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Nancy Catherine Griffin, 55, of Kernersville, North Carolina lost her life on November 12, 2010 when she lost control of her car on NC Highway 109 near Thomasville.

Ms. Griffin was driving her green Subaru down the southbound lane of the highway at an estimated 55 mph—the authorized speed limit on that stretch of the road—when she somehow lost control of the vehicle. She crossed the centerline, swerved right and overcorrected left. When she crossed over the centerline the second time, her car collided with a small school bus travelling in the northbound lane.

Sonia Ivette Perez, 45, of Valdese, was driving the school bus owned by the Western NC School for the Deaf. She and her passenger, Rebecca Jean Shelton, 36, of Morganton, each sustained injuries and were taken to Wake Forest University Baptist Medical Center in Winston-Salem. Though substantial, their injuries are not considered life-threatening.

This fatal accident is truly regrettable, and hopefully not another one caused by unnecessary cell phone usage or driving distractions. It is not evident that investigations are still ongoing, but the families of all three victims deserve to know as much about the collision as possible. A free accident report is available on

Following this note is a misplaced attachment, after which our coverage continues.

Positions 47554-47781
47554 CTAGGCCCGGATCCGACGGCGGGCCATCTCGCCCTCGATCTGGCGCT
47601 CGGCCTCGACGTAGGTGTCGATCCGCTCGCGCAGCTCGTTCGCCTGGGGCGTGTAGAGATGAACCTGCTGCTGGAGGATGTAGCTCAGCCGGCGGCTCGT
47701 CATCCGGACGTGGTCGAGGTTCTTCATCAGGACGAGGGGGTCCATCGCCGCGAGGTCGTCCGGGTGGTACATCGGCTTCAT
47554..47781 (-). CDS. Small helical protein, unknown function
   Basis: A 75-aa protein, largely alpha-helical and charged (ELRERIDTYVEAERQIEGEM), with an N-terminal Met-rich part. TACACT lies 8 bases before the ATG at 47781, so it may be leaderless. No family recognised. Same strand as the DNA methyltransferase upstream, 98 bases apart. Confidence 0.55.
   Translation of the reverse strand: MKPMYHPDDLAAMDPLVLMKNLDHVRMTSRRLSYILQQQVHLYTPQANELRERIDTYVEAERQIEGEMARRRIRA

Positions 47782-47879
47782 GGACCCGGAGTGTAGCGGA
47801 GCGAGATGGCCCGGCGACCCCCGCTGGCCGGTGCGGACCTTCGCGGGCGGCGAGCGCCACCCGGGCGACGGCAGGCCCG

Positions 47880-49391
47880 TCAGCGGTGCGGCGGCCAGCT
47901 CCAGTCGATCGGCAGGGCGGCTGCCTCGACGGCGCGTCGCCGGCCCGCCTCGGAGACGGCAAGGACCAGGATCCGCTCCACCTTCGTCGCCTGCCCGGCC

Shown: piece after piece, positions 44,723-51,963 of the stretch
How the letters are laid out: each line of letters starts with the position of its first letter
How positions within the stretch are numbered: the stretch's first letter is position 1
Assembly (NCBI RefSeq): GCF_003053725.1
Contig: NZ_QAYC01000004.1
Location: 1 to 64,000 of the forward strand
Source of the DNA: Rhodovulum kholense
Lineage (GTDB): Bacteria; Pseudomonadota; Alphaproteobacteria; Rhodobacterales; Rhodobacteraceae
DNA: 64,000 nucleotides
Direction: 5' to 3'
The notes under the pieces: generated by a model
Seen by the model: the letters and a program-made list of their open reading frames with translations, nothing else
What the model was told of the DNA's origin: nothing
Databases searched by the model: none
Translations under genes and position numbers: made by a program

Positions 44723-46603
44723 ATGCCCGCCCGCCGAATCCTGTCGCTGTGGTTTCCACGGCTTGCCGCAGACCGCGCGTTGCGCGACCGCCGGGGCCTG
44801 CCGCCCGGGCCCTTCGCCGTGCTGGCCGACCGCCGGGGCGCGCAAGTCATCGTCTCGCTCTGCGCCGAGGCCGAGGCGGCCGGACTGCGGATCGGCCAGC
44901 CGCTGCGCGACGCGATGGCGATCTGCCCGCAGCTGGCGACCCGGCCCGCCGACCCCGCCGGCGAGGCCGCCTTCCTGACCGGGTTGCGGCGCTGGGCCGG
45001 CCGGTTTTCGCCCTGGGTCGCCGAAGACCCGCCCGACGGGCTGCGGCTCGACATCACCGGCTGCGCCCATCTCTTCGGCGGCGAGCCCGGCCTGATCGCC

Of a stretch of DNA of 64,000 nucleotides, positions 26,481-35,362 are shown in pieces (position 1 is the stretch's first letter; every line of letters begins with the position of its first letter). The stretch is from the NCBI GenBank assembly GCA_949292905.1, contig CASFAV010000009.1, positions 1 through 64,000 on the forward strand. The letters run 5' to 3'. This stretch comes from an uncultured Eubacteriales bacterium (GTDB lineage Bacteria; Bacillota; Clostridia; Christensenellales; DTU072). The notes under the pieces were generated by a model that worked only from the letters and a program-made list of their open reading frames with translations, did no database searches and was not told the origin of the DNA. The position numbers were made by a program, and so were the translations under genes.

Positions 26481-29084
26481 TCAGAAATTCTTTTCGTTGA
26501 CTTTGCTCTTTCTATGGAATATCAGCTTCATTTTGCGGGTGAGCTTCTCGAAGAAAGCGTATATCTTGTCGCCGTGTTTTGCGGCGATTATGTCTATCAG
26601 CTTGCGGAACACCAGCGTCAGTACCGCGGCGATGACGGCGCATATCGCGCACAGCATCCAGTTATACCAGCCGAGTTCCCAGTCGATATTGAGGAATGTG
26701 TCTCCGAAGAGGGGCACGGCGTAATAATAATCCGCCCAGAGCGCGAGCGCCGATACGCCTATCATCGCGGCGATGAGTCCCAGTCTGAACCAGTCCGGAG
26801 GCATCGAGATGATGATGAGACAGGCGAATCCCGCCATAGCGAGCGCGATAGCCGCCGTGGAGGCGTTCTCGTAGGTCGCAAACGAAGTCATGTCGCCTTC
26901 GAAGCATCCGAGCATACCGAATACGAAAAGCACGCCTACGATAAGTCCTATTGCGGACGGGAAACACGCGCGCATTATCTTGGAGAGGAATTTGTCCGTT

One Comment

  1. Gravatar for Harvey McFadden

    " I did not think I was going too fast". A common remark from people losing control of front wheel drive vehicles. What the average person and some experts are not aware of is that there can be as high as 950 pounds or more weight on the front axle of their vehicle than the back. So a car that feels like a limousine on the front holds like a golf cart on the back

    A 3000lb car with a weight ratio of 65% front weight and 35% rear weight will weigh 1950lb on the front and 1050lb on the rear. After you use 10 gallon of fuel from the rear tank one of the front wheels has as much traction as both rear combined.

    If you analyze single vehicle accidents you will find most of them had better tires on the front than the back or a very large weight difference. In fact the worst balanced cars have 4 times as many fatalities as cars designed with better balance. How are you going to tell how fast is too fast under these conditions when it is possible for a balanced car to handle fine on a slippery surface at 50 mph and an unbalanced car to lose control at 20 mph and both to feel the same to the drivers.

    Society of Automotive Engineers paper 2002-01-0553 shows any decrease of tread depth from new of the rear tires can contribute to an accident.

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